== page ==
Many weed smokers swear by a few hits before bed to send them peacefully into dreamland. It works like a charm. Do we dream less because of it?
There are two main types of sleep. The first is Non Rapid Eye Movement (NREM) which is considered a quiet sleep. The second is Rapid Eye Movement (REM) which is active sleep. Within these two types, there are four stages we all go through each time we slumber.
NREM Stage 1: Beginning of the cycle. Slow brain waves. Lasts about 5-10 minutes.
NREM Stage 2: Body temperature drops. Bursts of brain wave activity occur. Lasts about 20 minutes.
NREM Stage 3: Less responsive. Muscles relax. Blood pressure and breathing rate drop. Deepest sleep occurs during this stage.
REM Stage 4: Brain becomes more active. Body is relaxed and immobilized. Eyes move rapidly. Dreams occur. An estimated 20% of sleep time is spent in this stage.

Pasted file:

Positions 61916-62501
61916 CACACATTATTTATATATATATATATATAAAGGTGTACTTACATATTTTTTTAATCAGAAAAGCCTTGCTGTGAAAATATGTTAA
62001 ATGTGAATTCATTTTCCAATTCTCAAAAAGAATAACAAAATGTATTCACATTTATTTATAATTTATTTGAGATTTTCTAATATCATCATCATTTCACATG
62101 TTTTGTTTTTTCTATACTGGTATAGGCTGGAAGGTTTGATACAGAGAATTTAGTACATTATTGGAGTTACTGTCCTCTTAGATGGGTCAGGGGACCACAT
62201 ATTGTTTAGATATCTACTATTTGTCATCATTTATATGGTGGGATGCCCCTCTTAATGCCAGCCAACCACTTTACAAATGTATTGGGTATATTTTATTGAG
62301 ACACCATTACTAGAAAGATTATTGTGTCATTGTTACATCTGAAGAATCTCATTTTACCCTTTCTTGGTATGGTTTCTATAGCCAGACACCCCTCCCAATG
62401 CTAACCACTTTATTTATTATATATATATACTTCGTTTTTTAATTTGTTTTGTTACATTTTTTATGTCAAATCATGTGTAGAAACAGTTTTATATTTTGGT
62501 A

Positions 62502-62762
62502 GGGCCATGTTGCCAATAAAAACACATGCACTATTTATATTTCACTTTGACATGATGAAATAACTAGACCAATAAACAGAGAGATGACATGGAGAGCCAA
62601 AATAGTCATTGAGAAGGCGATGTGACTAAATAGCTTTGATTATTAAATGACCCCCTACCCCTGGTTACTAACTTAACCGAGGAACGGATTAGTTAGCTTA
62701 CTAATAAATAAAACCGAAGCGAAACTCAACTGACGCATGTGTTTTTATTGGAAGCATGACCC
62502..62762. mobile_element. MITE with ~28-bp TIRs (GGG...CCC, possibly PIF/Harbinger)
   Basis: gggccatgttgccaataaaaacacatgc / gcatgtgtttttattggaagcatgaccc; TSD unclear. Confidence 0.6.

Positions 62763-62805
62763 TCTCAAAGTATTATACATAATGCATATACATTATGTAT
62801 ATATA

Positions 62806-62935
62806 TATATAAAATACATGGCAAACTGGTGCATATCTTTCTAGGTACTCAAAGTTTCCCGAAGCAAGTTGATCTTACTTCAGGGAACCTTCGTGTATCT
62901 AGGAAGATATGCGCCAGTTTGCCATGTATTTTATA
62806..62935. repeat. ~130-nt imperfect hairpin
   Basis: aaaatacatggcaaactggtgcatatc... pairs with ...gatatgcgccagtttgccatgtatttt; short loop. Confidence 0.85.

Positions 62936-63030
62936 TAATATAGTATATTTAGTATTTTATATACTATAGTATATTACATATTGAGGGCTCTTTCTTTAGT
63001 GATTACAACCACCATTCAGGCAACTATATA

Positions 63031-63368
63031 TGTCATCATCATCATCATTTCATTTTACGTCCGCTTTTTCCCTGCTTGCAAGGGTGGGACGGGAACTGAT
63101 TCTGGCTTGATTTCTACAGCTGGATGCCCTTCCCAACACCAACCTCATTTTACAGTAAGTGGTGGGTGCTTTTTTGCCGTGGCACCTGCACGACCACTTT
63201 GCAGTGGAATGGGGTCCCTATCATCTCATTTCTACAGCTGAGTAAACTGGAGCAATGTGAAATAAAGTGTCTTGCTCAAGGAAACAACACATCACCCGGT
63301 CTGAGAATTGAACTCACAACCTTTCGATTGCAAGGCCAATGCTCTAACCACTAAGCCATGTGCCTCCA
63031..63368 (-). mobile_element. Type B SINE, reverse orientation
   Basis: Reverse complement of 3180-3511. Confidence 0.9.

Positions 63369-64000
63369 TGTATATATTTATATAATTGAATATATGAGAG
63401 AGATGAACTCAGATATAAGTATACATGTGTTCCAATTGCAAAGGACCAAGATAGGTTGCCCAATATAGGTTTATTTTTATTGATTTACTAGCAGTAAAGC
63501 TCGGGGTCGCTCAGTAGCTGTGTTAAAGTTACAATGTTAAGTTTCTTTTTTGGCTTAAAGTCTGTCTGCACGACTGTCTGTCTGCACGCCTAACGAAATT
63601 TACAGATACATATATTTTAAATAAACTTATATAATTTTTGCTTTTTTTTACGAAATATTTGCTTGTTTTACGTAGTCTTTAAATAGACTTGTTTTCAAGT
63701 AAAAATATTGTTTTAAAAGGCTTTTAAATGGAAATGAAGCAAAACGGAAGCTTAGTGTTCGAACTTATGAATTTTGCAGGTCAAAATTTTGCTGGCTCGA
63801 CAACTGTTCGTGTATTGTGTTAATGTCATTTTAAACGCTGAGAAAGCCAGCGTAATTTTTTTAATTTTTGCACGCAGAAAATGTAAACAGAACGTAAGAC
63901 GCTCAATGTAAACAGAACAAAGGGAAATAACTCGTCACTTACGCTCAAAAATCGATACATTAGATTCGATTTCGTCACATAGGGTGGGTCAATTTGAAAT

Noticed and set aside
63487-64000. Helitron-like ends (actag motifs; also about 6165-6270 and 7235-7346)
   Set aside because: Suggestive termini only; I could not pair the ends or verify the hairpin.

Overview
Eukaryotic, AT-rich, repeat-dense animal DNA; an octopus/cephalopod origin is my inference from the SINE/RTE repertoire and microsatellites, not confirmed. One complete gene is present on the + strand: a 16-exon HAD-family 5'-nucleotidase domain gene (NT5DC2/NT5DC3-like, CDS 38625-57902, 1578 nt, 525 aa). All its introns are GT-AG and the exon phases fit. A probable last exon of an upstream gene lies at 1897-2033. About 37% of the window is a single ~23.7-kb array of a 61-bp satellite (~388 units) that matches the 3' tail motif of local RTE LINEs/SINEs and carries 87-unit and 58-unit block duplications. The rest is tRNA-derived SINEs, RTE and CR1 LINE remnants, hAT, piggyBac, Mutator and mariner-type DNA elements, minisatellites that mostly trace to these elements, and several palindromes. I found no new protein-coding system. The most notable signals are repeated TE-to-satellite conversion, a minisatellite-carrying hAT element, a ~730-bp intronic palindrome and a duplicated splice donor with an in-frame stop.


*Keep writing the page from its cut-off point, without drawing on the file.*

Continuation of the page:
There is evidence that marijuana can interfere with REM sleep. Feinberg, et al (1975) compared sleep patterns of experienced marijuana users on THC vs placebo. Feinberg, et al. (1975) concluded reduced rapid eye movement activity and less REM sleep in the THC users. Alternatively, the same study shows that THC withdrawal can increase REM activity.
It’s official; weed can affect our dreams. We can certainly fall asleep quickly under the influence, but in turn have reduced activity during REM sleep which reduces our chance of vivid dreams. While those withdrawing from THC can have more active REM sleep, and more vivid dreams.
I now find myself analyzing my own sleep and dreams. I smoke daily, especially at night. I suppose I don’t dream as often as I used to. Or at least I don’t recall those dreams. The trade off here is that being high (while awake) can be similar to a dream state. While I don’t hallucinate, I am relaxed and hazy. Two of my favorite feelings.
Do you dream more or less after smoking? Do you have any reoccurring dreams while high? I’d love to hear from you in the comments section below.
Feinberg, I., Jones, R, Walker JM, Cavness, C, March, J. (1975). Effects of high dosage delta-9-tetrahydrocannabinol on sleep patterns in man. Clin Parmacol Ther. 1975; 17(4):458-66.